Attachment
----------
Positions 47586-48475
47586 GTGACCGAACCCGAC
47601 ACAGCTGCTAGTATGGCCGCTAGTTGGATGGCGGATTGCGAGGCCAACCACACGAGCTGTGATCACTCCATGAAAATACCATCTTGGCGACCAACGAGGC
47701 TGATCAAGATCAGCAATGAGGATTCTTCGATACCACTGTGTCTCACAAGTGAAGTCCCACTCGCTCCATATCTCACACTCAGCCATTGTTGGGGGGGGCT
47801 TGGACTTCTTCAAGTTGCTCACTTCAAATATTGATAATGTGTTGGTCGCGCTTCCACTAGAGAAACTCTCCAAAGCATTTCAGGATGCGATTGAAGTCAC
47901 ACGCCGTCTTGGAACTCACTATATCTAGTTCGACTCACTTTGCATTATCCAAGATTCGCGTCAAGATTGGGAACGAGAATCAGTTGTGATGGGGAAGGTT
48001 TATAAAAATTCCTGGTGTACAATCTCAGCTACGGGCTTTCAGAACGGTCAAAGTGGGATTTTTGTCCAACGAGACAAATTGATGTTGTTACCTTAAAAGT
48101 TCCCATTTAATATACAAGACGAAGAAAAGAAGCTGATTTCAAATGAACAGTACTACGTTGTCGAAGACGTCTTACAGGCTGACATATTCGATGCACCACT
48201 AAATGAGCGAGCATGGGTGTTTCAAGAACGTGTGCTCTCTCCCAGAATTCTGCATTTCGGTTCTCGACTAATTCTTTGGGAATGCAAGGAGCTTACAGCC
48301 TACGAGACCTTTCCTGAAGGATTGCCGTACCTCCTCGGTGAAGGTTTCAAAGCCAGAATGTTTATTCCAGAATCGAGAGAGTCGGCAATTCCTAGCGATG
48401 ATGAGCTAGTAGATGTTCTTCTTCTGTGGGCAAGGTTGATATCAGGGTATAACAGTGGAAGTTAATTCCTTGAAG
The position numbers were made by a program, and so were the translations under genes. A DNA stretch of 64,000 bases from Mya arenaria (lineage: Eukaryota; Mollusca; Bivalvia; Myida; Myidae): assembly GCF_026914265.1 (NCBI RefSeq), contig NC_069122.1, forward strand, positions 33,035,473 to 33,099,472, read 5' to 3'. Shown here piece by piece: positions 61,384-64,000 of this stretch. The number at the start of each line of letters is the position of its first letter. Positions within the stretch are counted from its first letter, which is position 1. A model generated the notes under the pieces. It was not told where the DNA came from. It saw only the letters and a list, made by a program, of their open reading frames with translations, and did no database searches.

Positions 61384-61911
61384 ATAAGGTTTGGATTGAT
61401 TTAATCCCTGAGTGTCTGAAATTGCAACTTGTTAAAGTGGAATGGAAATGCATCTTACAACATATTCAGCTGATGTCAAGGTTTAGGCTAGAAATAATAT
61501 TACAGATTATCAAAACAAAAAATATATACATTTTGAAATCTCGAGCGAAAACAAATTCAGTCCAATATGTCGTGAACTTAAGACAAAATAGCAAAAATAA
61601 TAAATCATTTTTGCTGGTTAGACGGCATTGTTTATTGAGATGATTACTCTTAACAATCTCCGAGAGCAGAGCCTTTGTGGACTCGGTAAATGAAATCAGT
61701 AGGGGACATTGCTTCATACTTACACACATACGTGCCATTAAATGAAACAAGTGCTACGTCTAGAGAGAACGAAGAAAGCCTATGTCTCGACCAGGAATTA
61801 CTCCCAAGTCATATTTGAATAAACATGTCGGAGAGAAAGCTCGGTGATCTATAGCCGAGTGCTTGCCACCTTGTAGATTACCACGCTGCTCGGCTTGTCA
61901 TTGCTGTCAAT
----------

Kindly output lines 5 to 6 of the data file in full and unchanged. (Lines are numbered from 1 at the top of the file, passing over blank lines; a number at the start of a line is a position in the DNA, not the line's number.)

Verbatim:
47801 TGGACTTCTTCAAGTTGCTCACTTCAAATATTGATAATGTGTTGGTCGCGCTTCCACTAGAGAAACTCTCCAAAGCATTTCAGGATGCGATTGAAGTCAC
47901 ACGCCGTCTTGGAACTCACTATATCTAGTTCGACTCACTTTGCATTATCCAAGATTCGCGTCAAGATTGGGAACGAGAATCAGTTGTGATGGGGAAGGTT